I swear it’s impossible to keep up with the networking industry. Just when I think I have it figured out, a technology hits the market that makes me rethink my life the past 10 years. It’s not fair! Apstra, a newer start-up company out of Silicon Valley, is guilty this time with their brilliant new approach to integrated closed-loop networking that will likely revolutionize the way we think about data center networks in the future. Like Spartans that followed a strict system emphasizing duty, discipline and endurance, Apstra is building structure and reason in a network of chaos. (more…)
It’s not every day you see something that excites you to a point of ecstatic glee. This is a special day indeed, and it’s thanks to the minds at Forward Networks.
TL;DR, Forward Networks has introduced the first and only accurate software copy of your exact network. That’s right — a full-scale, veritable sandbox of your massive network, in a clean and powerful interface. No lie – it’s cool! (more…)
Ever hear of a company called Paessler AG? No? Neither have I. Ever hear of a product called PRTG? Of course?! Me too! Call me crazy, but I never knew this was the same company! Paessler AG presented for Tech Field Day at VMworld in Barcelona yesterday, demonstrating their product PRTG and making legitimate points in support of their competitive edge in the monitoring industry. In this blog I’ll be doing a personal Q&A about PRTG, running queries against the DB (Dave Brain), hoping it doesn’t fail on me. If it fails, I’m not too concerned, for I’ve installed the appropriate SNMP MIBs used to alert my right hand that coffee needs to be delivered to my mouth. PRTG, save me! (more…)
My life was a one-track record on repeat, tirelessly playing the same tune over and over. New nodes added to the network means new nodes to monitor. The manual, arduous tasks of clicking through monitoring tool menus, selecting appropriate polling agents, configuring appropriate properties, and validating node status can lead a man to madness. There must be a better way!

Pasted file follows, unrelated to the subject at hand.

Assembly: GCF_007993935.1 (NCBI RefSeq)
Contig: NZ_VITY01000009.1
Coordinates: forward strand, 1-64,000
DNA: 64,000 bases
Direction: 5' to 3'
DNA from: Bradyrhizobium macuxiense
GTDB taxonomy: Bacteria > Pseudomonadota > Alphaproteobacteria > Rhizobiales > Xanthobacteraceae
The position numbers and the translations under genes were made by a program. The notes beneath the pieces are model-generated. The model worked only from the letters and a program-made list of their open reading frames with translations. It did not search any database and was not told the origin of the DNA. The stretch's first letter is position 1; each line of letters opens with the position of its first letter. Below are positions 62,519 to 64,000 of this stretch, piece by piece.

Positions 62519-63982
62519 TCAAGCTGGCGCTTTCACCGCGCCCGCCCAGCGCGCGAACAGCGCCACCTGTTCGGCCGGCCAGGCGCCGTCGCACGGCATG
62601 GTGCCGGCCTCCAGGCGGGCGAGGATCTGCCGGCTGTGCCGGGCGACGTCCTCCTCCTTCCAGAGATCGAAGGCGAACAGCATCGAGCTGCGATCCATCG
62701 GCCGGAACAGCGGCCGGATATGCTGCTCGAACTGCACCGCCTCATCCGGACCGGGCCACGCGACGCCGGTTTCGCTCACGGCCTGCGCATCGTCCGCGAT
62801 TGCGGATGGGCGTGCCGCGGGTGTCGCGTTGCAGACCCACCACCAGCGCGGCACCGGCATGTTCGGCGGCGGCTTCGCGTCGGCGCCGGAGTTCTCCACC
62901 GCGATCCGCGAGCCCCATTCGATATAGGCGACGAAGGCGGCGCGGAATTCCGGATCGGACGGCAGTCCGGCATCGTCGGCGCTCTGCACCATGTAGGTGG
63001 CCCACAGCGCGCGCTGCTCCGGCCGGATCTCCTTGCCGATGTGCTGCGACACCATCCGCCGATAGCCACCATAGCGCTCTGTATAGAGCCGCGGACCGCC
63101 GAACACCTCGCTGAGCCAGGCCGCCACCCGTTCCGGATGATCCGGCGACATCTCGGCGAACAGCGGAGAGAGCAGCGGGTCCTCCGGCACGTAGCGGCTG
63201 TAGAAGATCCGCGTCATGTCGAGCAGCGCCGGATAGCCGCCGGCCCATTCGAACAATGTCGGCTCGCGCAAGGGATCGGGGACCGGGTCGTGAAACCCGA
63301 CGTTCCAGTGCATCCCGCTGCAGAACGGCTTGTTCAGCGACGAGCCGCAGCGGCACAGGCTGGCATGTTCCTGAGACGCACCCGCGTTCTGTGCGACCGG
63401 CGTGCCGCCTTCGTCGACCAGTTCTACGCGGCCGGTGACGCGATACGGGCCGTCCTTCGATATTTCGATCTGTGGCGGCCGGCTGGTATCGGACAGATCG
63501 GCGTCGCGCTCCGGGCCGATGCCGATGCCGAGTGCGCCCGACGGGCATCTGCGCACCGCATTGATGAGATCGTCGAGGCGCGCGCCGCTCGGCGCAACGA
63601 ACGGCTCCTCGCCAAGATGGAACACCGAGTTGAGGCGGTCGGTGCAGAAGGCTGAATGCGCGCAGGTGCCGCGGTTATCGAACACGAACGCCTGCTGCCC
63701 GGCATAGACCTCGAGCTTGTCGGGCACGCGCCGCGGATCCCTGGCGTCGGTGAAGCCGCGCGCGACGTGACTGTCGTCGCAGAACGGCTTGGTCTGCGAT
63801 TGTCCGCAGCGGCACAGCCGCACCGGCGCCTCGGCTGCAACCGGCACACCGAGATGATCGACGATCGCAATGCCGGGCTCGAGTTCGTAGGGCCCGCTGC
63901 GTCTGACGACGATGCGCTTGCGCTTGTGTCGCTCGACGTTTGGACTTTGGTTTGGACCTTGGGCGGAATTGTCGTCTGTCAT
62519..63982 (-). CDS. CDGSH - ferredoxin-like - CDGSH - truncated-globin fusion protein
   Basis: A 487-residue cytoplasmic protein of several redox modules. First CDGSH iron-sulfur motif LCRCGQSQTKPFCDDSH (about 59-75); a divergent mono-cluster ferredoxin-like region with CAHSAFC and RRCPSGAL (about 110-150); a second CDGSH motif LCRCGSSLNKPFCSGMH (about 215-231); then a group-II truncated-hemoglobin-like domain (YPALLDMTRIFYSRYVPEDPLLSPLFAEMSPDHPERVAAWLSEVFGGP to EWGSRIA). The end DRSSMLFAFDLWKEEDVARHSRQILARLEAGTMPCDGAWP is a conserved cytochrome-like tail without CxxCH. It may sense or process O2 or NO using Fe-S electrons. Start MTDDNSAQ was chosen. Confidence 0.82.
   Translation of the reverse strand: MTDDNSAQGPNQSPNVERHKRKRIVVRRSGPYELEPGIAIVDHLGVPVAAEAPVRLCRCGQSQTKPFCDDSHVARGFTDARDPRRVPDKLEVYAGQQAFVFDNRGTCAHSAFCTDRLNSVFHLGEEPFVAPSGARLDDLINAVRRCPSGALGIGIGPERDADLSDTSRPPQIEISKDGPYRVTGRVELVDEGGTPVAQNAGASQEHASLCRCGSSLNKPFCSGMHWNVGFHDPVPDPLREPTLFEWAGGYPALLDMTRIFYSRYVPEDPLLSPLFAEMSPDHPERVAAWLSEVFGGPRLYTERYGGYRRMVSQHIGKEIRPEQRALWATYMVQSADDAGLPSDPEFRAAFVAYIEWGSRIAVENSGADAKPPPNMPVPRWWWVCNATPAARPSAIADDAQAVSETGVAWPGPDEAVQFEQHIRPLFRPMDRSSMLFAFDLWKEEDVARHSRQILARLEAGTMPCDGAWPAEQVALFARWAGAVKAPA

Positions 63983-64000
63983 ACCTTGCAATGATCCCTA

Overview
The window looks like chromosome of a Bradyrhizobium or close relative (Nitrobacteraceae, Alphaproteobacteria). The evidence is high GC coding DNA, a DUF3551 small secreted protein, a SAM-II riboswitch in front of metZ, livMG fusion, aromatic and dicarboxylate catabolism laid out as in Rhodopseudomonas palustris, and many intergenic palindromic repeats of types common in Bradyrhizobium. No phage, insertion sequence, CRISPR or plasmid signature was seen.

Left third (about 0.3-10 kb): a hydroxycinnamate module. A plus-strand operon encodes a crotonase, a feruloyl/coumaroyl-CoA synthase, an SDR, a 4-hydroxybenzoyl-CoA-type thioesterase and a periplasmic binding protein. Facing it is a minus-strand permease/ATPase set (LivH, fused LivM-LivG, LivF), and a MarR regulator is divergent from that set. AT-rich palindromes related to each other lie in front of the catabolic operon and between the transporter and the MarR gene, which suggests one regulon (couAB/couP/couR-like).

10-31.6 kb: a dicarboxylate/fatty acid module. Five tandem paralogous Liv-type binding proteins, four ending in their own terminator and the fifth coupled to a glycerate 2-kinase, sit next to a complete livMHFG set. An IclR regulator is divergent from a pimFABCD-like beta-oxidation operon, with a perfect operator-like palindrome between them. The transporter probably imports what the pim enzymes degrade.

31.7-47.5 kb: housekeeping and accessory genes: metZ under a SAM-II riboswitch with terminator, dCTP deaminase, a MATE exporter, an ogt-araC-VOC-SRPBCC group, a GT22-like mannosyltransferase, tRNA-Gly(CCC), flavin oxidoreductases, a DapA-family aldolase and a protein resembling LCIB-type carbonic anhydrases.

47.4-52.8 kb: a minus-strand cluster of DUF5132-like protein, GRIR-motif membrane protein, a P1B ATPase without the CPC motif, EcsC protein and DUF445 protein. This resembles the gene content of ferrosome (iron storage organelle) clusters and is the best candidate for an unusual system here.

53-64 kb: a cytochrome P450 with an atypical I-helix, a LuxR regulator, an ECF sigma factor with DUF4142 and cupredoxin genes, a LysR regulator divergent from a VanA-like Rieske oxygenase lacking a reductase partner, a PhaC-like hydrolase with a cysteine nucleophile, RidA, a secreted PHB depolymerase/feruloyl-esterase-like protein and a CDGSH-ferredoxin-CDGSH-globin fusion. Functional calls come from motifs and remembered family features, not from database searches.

When I first heard that I could “easily” script and automate some tasks in SolarWinds, I stared askance, knowing good and well this wouldn’t be easy, if it worked at all. A couple of years later, and several hundred more managed nodes in the pocket, I figured it’s time to revisit this possibility. Although the SolarWinds Orion SDK has been around for a few years, documentation is limited and content is heavily reliant on the THWACK community. However, dig deep enough, and you’ll find a wealth of useful information! I learned that “easy” is relative, and given the number of examples SolarWinds provides in their SDK, it’s really not all that bad. (more…)
Those who have read my blog know that I am not a professional writer. I’m a novice at best, blissfully blurting mediocre sentence structure in cyber space. These words have never really been for anyone other than myself, so who cares if I’m overly generous with commas, or underwhelmingly inept with word diversity? I mean, no one will ever be as critical as I am to myself. This hasn’t stopped me. In fact, I continue to write despite barriers and walls, for this has opened my mind far beyond what I could have imagined. It’s all about the content. (more…)